A tasty collaboration between a Peru orchard and a Lake Placid brewery
Photograph by Nancie Battaglia
Bob Rulfs, a kid from downstate with hay fever, dreamed of becoming a farmer. When he was old enough, he took a train to the North Country, first digging in on a friend’s farm in Peru, just beyond the Blue Line. He knew this was the place for him (and those allergies disappeared), so he bought his own piece of Peru. Back then he had just four milk cows, two heifer calves and a small apple orchard. And then his farm grew. And it grew. Even the Northway, which sliced through his land when it was built in the ’60s, didn’t stop Rulfs and his plans. It turned out that close proximity to the interstate meant prosperity.
Today, Rulfs Orchard is an agricultural institution on hundreds of acres. It’s a multigenerational effort that includes Bob’s granddaughters Shannon and Amanda as well as a team of 15 employees and 16 Jamaican workers who come during harvest season. Still, Bob, at 91, is a constant presence in the farm’s massive retail store on Bear Swamp Road; if he’s not there he’s likely on a tractor, prepping the crops for planting. Retirement couldn’t be further from his mind. “I can’t imagine such a thing,” he says.
The farm grows produce, flowers, berries and 22 varieties of apples. In fall, families on both sides of the international border make pilgrimages to Rulfs to pick out pumpkins, stock up on apples, cider, donuts, pies and other baked goods. They bump through the orchard on tractor rides, wander the corn maze and pet the horse, alpacas, goats and donkeys. On a crisp, sunny September or October day as many as 5,000 people will come here. What Bob has created is the American dream come true.
That’s why Kevin Litchfield, director of brewing operations at Big Slide Brewery & Public House, in Lake Placid, hoped to work with the Rulfs family. Litchfield, ever on his quest to experiment with new ingredients, sought the flavor of the northern Adirondacks and wanted to create a brew using the freshest cider—a concoction that would be half cider and half barley kettle-soured beer.
Litchfield shared his plan with Richard Howard, who’s worked at Rulfs since he was in the fifth grade. (The story goes that Bob Rulfs asked one of his sons to bring a hard-working, reliable classmate home to help with picking up “drops”—apples that have fallen to the ground. Fifty years later Howard is an indispensable part of the farm.) Litchfield and Howard coordinated a Macintosh pressing at the farm in Peru that resulted in 60 gallons of fresh, unpasteurized cider that were immediately poured into Big Slide kegs, delivered the same day to the Lake Placid brewery, and dumped into the brew kettle.
The result, what Litchfield calls ’DACKS—Delicious Apple Cider Kettle Sour—is a delicate hybrid beer that’s fairly tart and very dry, with a higher carbonation and slight malt character and slight cider character. “There are very little hops in the beer,” he explains, “so it’s not bitter at all, and we put just a touch of cinnamon in it. All of the sugars in the cider and the malt get fermented out to low degree, so it ends up being not sweet.”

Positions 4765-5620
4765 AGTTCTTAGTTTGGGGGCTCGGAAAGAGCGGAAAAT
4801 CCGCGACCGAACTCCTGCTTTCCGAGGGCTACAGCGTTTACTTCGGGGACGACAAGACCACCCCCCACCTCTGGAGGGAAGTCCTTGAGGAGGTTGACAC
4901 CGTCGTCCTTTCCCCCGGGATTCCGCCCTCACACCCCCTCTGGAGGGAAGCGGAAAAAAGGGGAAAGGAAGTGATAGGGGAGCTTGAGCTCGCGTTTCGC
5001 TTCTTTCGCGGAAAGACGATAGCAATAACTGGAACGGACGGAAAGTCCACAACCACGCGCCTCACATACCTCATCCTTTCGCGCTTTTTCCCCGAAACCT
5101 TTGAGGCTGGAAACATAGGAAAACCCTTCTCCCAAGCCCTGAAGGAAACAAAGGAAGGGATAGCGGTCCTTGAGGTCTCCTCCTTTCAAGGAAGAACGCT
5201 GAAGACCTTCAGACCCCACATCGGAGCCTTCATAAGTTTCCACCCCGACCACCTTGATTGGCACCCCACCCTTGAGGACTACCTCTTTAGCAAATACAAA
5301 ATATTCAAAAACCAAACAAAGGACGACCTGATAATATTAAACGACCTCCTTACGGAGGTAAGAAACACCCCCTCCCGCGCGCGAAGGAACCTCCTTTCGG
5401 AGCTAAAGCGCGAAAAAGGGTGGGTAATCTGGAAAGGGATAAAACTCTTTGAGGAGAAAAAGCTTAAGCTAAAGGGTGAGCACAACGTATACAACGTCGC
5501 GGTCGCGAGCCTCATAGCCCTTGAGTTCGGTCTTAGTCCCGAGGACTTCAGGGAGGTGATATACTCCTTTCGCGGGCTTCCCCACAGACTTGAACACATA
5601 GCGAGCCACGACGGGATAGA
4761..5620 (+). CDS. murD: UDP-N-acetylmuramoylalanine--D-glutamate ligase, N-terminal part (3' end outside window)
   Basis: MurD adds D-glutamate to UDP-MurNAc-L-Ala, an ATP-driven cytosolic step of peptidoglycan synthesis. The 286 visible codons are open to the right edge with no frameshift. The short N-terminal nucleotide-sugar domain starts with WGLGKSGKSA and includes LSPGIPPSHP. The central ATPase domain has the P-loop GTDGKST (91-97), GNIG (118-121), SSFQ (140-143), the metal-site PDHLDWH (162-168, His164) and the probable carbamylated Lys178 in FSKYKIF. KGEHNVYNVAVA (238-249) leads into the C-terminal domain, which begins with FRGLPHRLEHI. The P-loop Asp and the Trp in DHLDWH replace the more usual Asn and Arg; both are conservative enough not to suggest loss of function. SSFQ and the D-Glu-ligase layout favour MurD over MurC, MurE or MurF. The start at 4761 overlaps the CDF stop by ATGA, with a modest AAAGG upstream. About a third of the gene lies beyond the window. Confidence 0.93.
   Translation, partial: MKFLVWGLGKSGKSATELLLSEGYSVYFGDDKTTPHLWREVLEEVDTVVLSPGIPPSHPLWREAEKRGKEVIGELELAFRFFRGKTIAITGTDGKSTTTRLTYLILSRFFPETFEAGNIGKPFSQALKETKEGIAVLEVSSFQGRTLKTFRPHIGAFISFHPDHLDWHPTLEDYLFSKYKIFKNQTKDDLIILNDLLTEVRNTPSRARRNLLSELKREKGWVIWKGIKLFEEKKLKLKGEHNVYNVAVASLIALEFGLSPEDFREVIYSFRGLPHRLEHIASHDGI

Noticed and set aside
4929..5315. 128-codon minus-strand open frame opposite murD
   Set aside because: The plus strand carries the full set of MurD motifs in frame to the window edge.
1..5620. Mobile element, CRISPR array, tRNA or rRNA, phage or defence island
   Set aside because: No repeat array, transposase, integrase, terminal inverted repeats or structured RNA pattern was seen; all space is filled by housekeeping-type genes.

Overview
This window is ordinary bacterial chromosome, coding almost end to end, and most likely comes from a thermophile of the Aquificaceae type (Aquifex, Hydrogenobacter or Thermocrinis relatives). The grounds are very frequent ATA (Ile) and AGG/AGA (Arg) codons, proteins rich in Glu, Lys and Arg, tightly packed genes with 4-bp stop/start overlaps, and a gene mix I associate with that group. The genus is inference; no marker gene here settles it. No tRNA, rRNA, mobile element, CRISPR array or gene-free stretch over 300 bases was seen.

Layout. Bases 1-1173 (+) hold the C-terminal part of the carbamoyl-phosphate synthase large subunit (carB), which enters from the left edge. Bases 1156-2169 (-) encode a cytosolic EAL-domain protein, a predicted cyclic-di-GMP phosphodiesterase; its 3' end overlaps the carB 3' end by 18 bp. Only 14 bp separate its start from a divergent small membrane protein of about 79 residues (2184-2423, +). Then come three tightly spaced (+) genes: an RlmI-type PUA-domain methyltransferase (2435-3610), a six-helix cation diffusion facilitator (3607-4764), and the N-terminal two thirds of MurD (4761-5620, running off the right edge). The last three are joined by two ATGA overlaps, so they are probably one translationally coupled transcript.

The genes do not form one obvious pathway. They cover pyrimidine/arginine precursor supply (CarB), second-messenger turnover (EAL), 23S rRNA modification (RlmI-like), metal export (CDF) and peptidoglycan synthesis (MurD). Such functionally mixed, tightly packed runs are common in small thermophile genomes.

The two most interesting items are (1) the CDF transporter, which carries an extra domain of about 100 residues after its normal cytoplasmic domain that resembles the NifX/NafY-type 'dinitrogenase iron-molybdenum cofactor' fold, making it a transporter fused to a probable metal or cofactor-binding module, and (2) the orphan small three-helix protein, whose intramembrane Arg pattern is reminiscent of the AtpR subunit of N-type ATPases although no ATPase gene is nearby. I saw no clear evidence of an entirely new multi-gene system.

While it tastes refreshing on its own, Greg Sherman, Big Slide’s head chef, recommends pairing the beer with salty and savory cheeses, white meats and lighter fare like fish with fruit chutney and other citrusy finishes. But a perfect accompaniment, he says, is his Flatbread with Peaches, Burrata, Prosciutto and Pesto. (See recipe below.)
Going forward, Litchfield hopes to again collaborate with Rulfs, maybe experiment with “a strong, malty kettle sour brown ale and apple pie spices or pumpkin spices, or a harvest brown ale with sweet potato.” He says, “There are so many possibilities with this type of fermentation.” And given the variety of the region’s fruits and vegetables, “there are just so many options.”
Want to taste the beer? Visit Big Slide Brewery & Public House, in Lake Placid, on September 25th, when Kevin Litchfield taps ’DACKS—Delicious Apple Cider Kettle Sour. The beer will be available while supplies last.
Flatbread with Peaches, Burrata, Prosciutto and Pesto
1 medium sized pita or naan bread
1 peach, pitted and sliced thin, peeling is optional
1 piece of burrata cheese
2 tablespoons grated Pecorino Romano cheese or grated Parmesan
2–3 slices prosciutto, torn
1–2 tablespoons minced garlic, to taste
2 tablespoons really good extra-virgin olive oil
2 tablespoons basil pesto
Fresh ground black pepper
Shelled pistachios, crushed (optional)
1. Preheat oven to 425° Fahrenheit
2. Drizzle olive oil on flatbread
3. Spread garlic evenly
4. Sprinkle about a teaspoon of salt and pepper evenly
5. Arrange peach slices in a pinwheel fashion
6. Sprinkle Pecorino cheese evenly
7. Bake 5 minutes or until cheese starts to brown
8. Remove from oven
9. Tear burrata into quarter-size pieces and scatter over flatbread
10. Return the flatbread to the oven, bake 5 more minutes, remove
11. Scatter prosciutto and pesto around flatbread
12. Sprinkle a pinch more pepper over the top
13. Sprinkle some pistachio on, if using
14. Cut into wedges and enjoy!
Tip: You can also make a smaller version of this on a toasted, sliced baguette for an appetizer.